Is your network running slow? If so, this might be your problem: Spanning Tree.
The foundation for every network, voice or data, is the proper setup of spanning tree.
Spanning Tree is a protocol that runs on your Cisco switches, and many others. It’s primary use is to resolve loops in your network by creating a logical tree structure between switches.
One switch becomes the root bridge. All other switches calculate the best path to get to the root bridge.
In the event of multiple paths to the root, spanning tree calculates the best path and puts all the other ports into a blocking state.
The switch with the lowest bridge priority becomes the root. If there’s a tie, the switch with the lowest mac address will become the root bridge.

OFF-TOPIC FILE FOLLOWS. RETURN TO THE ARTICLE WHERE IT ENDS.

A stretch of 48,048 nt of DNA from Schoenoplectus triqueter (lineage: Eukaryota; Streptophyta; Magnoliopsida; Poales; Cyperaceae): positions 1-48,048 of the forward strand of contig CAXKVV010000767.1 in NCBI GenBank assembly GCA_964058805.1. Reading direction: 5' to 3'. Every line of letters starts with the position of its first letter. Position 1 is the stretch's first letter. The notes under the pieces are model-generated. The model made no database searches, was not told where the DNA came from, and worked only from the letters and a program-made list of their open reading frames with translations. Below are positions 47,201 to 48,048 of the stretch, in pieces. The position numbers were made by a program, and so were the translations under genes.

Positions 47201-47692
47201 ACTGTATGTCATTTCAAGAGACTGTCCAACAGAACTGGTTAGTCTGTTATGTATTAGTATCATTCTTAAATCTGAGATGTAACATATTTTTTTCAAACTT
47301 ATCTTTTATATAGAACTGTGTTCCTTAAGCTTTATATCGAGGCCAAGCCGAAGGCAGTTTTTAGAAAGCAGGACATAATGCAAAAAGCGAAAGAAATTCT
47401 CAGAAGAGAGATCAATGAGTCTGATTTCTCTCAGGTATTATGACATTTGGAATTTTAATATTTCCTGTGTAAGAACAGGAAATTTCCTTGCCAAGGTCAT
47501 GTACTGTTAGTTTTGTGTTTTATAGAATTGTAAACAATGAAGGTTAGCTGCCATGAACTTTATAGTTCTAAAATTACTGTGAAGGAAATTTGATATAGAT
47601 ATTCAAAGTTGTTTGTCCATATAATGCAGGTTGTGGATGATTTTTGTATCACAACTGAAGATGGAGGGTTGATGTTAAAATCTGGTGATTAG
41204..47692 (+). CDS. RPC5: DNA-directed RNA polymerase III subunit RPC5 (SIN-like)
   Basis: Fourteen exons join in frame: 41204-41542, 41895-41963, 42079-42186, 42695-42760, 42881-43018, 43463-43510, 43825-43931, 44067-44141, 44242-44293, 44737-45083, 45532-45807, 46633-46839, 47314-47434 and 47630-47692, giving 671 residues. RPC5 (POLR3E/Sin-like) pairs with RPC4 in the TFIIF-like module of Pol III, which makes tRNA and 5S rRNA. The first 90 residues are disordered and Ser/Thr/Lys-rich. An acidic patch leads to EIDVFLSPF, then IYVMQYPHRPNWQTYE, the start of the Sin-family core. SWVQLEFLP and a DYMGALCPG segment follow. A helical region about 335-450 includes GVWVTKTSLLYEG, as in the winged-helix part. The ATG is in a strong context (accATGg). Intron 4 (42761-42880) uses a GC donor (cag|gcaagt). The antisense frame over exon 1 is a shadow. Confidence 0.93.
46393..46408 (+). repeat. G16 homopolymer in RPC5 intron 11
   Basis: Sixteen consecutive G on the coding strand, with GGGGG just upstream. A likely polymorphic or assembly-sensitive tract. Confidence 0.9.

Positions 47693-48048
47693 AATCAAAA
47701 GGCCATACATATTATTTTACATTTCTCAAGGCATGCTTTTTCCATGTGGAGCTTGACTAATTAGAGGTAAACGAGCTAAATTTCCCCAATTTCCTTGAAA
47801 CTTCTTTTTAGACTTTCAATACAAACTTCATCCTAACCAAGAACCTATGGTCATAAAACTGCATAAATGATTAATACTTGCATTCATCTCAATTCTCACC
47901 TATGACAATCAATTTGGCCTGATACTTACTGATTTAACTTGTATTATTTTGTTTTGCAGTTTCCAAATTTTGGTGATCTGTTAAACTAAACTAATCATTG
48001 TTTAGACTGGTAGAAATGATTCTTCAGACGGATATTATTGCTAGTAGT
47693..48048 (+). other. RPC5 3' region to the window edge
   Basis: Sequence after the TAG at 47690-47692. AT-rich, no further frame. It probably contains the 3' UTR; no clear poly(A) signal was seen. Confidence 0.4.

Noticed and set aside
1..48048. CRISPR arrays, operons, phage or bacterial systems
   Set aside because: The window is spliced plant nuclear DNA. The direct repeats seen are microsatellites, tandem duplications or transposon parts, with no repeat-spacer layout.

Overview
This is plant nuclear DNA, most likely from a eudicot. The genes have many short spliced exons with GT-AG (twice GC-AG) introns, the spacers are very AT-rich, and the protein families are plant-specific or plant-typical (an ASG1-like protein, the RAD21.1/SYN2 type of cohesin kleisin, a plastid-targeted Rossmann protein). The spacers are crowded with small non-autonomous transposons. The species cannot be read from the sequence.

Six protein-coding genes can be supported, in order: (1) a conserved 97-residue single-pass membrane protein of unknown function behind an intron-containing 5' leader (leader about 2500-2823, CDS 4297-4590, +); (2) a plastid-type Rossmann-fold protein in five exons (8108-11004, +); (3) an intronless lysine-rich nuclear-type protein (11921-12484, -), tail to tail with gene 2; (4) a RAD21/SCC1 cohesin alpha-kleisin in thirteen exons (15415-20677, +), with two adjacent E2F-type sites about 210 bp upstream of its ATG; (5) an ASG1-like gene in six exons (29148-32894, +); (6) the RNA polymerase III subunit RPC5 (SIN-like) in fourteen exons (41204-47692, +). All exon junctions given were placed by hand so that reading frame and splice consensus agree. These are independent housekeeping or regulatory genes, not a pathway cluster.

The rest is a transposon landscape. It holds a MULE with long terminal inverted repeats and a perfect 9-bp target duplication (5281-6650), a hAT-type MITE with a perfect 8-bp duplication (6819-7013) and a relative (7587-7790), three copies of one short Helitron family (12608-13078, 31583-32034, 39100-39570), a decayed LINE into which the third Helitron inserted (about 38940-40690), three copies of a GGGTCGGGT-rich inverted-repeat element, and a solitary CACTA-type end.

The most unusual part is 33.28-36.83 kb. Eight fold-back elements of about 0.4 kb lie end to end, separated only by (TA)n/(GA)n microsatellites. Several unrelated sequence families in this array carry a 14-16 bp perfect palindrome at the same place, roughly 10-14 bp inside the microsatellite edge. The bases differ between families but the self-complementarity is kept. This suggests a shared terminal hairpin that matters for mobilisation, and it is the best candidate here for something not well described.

By default, each switch has the same bridge priority, therefore, if you don’t manually change one of them to become the root bridge, one will be selected for you, but not necessarily the best choice. The newly selected root bridge could be a switch that is daisy chained off of several other switches, with a slow uplink speed, and limited backplane processing.
In addition to network speed being impaired, this can cause instability in your network. If one of your switches fails or is taken offline, spanning-tree will adjust instantly, however, if the root bridge is taken down or the path to the root bridge is lost, a new bridge will need to be selected, resulting in a topology change, in which case, the entire network will freeze during this process as no traffic can be forwarded.
The best practice is to make your core switch and/or the switch closest to your servers the root bridge by manually assigning a lower bridge priority.
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